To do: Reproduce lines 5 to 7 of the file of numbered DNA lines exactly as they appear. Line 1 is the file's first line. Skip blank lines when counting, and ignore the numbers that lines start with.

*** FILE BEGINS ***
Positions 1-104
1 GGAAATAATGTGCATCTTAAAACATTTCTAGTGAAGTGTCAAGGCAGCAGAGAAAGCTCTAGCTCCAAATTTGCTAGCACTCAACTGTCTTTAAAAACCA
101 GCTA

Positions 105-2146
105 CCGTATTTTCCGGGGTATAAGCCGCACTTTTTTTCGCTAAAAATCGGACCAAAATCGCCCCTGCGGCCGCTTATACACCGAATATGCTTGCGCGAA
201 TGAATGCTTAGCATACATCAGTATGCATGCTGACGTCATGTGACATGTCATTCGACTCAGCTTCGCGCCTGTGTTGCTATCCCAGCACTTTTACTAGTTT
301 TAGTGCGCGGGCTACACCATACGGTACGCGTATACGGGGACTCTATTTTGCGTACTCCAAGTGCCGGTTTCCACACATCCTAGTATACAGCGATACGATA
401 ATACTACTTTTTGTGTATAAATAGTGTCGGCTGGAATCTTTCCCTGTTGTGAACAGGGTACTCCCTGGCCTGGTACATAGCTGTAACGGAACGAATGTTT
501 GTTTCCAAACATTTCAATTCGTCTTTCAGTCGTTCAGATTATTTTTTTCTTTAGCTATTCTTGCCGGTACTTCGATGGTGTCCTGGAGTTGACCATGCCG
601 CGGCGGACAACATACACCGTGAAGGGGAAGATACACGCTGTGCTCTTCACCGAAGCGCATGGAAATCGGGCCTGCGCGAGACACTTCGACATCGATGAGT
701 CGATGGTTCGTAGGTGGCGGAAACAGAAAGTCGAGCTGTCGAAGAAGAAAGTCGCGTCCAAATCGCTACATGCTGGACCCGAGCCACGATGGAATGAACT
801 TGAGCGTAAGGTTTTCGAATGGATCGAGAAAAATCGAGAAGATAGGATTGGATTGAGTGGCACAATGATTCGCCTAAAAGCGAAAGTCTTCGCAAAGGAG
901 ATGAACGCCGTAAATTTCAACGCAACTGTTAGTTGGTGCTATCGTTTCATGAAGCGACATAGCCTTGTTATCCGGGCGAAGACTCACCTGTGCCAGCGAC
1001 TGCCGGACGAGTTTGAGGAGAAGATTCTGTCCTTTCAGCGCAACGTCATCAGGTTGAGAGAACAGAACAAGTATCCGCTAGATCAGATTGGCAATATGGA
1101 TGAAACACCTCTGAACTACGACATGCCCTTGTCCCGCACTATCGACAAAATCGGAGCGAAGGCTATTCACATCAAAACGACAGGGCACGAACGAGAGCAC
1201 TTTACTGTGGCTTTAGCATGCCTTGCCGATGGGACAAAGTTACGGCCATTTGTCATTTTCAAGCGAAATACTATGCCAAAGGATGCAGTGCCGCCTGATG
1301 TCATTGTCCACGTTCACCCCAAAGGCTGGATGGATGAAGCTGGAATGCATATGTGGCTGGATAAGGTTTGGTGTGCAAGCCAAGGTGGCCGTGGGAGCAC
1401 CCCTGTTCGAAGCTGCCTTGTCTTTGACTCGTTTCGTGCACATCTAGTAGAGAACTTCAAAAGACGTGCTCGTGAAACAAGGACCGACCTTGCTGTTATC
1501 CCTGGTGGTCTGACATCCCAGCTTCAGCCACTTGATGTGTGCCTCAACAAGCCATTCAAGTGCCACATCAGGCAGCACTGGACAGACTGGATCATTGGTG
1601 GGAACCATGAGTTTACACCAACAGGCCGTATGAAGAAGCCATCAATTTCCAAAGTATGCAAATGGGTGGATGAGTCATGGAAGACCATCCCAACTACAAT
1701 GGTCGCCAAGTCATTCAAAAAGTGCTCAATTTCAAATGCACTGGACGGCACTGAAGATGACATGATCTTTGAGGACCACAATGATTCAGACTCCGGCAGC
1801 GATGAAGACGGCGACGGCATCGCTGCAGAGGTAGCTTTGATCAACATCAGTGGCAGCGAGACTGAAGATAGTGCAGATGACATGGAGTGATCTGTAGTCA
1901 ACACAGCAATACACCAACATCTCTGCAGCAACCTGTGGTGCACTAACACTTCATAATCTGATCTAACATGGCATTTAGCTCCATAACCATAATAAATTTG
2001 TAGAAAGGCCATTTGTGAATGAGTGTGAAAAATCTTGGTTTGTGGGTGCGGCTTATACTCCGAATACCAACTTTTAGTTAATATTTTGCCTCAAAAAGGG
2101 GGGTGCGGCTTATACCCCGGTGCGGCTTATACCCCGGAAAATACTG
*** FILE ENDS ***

105 CCGTATTTTCCGGGGTATAAGCCGCACTTTTTTTCGCTAAAAATCGGACCAAAATCGCCCCTGCGGCCGCTTATACACCGAATATGCTTGCGCGAA
201 TGAATGCTTAGCATACATCAGTATGCATGCTGACGTCATGTGACATGTCATTCGACTCAGCTTCGCGCCTGTGTTGCTATCCCAGCACTTTTACTAGTTT
301 TAGTGCGCGGGCTACACCATACGGTACGCGTATACGGGGACTCTATTTTGCGTACTCCAAGTGCCGGTTTCCACACATCCTAGTATACAGCGATACGATA